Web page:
When I started yoga in the early 90’s, I would always let the instructor know that I was a runner as I felt it was necessary to explain why I was so stiff and immobile. If I didn’t, it wouldn’t take long for them to figure it out and this would typically be followed by ‘the lecture’ – you need to stop running; running is bad for you; running will get in the way of your yoga.
This was actually a big impetus in creating my yoga for runners classes – creating a space that not only addressed runners’ specific needs but an atmosphere where one didn’t have to feel ashamed of being tight.
I would occasionally mention to my instructors that they should take up running – which was usually met with laughter. Not necessarily a laughing matter as many yogis I met had hyper-mobile joints that could have used some tightening up! Thus I started using the moniker running for yogis, usually in jest.
While I have spent the past 15 years promoting the benefits of yoga for runners, it appears that the concept of yogis turning to running has come to be. I am by no means taking credit for this but it does put a smile to my face!!
Below is a delightful guest post by David Good, a yoga instructor recently turned on to running.
Guest Post by DAVID GOOD
I remember in the past yoga and running didn’t mix, they were like oil and water. Yogis didn’t want to run because they believed they would lose their flexibility and runners didn’t want to do yoga because they thought they would hurt themselves from being too flexible.
I was blessed I was already stiff; my path was going to be a long one to advance towards the more bendy poses. Stiffness gave me the patience to look at the mechanics of a yoga pose, how the heck am I going to do that? Having to go slower fed my desire to learn. But it also got me thinking, what was my practice and what did practice mean. Was it about the goal pose or how I got there? Was my practice just yoga or did it include running and strength training? Movement of any form is going to enrich your life and get you more in touch with your body on and off the mat. More and more I wanted to be a yogi, who could run, jump, and lift heavy things.
I fell in love with cross training pretty quick; it made sense for my body. It’s exciting me that most yogis I know are getting gym memberships or joining me on a run crew. I have even started a run club at one of the studios I teach at to help share my enthusiasm.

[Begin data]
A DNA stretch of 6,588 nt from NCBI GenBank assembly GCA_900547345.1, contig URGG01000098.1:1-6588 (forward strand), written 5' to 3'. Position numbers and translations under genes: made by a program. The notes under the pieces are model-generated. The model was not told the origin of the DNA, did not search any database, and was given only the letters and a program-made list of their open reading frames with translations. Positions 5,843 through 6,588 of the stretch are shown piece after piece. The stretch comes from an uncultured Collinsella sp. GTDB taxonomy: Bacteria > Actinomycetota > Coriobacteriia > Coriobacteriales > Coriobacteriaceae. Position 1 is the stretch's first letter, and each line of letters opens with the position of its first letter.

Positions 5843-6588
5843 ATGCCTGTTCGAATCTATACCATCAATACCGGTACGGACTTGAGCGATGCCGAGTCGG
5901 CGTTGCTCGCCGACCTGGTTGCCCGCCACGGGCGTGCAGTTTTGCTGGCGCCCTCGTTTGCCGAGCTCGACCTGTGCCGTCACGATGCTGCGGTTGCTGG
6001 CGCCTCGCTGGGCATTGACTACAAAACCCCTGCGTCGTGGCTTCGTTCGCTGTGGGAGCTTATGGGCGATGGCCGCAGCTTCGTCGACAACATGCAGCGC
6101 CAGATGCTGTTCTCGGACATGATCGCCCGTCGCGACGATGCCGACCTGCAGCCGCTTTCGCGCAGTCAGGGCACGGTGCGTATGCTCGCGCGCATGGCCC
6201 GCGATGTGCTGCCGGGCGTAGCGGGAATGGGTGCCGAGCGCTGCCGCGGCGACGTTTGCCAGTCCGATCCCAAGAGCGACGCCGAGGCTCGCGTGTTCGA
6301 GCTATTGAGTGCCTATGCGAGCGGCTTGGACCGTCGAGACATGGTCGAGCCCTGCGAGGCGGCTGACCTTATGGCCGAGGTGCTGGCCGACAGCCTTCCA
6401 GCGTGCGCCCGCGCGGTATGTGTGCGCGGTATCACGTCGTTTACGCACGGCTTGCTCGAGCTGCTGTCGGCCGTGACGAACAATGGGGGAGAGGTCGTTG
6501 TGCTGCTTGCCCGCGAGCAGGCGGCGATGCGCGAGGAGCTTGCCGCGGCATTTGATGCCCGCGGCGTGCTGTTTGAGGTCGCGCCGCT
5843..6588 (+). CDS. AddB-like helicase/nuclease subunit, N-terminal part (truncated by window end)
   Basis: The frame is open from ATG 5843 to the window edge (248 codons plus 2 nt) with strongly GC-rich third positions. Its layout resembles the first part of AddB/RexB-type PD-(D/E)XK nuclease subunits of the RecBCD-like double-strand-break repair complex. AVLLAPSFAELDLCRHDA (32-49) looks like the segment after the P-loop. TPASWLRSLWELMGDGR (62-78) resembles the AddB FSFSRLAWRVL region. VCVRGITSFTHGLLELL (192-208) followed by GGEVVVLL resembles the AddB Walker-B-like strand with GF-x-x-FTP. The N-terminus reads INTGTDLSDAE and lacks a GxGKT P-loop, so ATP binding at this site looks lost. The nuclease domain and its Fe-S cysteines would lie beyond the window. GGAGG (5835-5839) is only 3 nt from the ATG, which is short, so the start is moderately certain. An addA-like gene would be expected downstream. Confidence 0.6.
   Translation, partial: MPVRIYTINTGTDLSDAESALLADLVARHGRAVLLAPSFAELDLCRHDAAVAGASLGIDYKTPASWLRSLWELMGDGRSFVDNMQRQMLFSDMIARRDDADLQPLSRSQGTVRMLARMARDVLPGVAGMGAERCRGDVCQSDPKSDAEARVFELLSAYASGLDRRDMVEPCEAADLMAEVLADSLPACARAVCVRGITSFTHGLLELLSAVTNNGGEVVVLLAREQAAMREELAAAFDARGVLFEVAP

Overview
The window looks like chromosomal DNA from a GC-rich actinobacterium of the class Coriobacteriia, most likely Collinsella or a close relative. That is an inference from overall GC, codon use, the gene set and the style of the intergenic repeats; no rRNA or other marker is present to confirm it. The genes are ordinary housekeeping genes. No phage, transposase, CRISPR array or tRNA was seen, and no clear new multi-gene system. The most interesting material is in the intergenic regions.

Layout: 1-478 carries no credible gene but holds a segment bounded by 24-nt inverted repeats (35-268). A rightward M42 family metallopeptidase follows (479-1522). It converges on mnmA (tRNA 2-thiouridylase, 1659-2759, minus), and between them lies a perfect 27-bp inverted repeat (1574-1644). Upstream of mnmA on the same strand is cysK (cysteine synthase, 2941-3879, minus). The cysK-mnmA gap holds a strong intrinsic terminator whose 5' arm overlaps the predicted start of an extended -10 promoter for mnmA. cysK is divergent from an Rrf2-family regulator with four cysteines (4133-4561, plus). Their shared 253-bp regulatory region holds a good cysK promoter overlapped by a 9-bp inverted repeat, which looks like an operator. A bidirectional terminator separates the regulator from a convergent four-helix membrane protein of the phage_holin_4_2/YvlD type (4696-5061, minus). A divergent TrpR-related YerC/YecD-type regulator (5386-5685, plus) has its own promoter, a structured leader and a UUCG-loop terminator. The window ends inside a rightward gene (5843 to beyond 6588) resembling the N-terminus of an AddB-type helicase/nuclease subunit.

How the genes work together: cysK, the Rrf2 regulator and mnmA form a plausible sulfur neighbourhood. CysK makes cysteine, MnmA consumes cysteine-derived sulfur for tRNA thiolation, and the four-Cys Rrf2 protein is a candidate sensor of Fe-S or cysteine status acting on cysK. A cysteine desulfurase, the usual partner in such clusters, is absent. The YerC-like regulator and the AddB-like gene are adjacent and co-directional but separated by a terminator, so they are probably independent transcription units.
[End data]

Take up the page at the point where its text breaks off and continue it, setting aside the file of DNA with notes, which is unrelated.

For yogis, running can bring a new dimension of strength to the legs – think of how much better your Warrior threes and Ardha Chandrasanas are going to be. The mindfulness experienced on the mat can be brought to and experienced in the great outdoors as is the opportunity to meditate while in motion.
We are told to view what we do on our yoga mats as a testing ground to what happens off the mat. Running is teaching me to look at my strengths in a whole new way. It’s pushing me to look at what happens when I want to give up after a long run or a race. It’s teaching me perseverance, courage, resiliency and how to tap into my inner power. I can take this to the mat or off the mat. I am becoming a better yogi, yoga teacher and person because of this.
One of biggest similarities is the community that all these paths create. When you join a group of people who come together for a common passion and when its physical it seals the deal. In the end we all run on our own and practice on our own but with others around us doing the same thing there is a comradery that forms. A strong bond that you feel even if you are on a solo run but you run by another runner, there’s that friendly nod acknowledging they are with you on this path. Even in a yoga class when you catch someone’s eye and you are both struggling to get a bind or an arm balance, your nod says, I am with you.
I am not trying to take anything away from the art of mastering something but in the end variety is the spice of life because of bodies are built to do lots of things not just one thing really well. We need to be flexible and learn how to run, jump, and breathe under pressure. That’s where balance comes from and gets us ready to face what life has to offer us.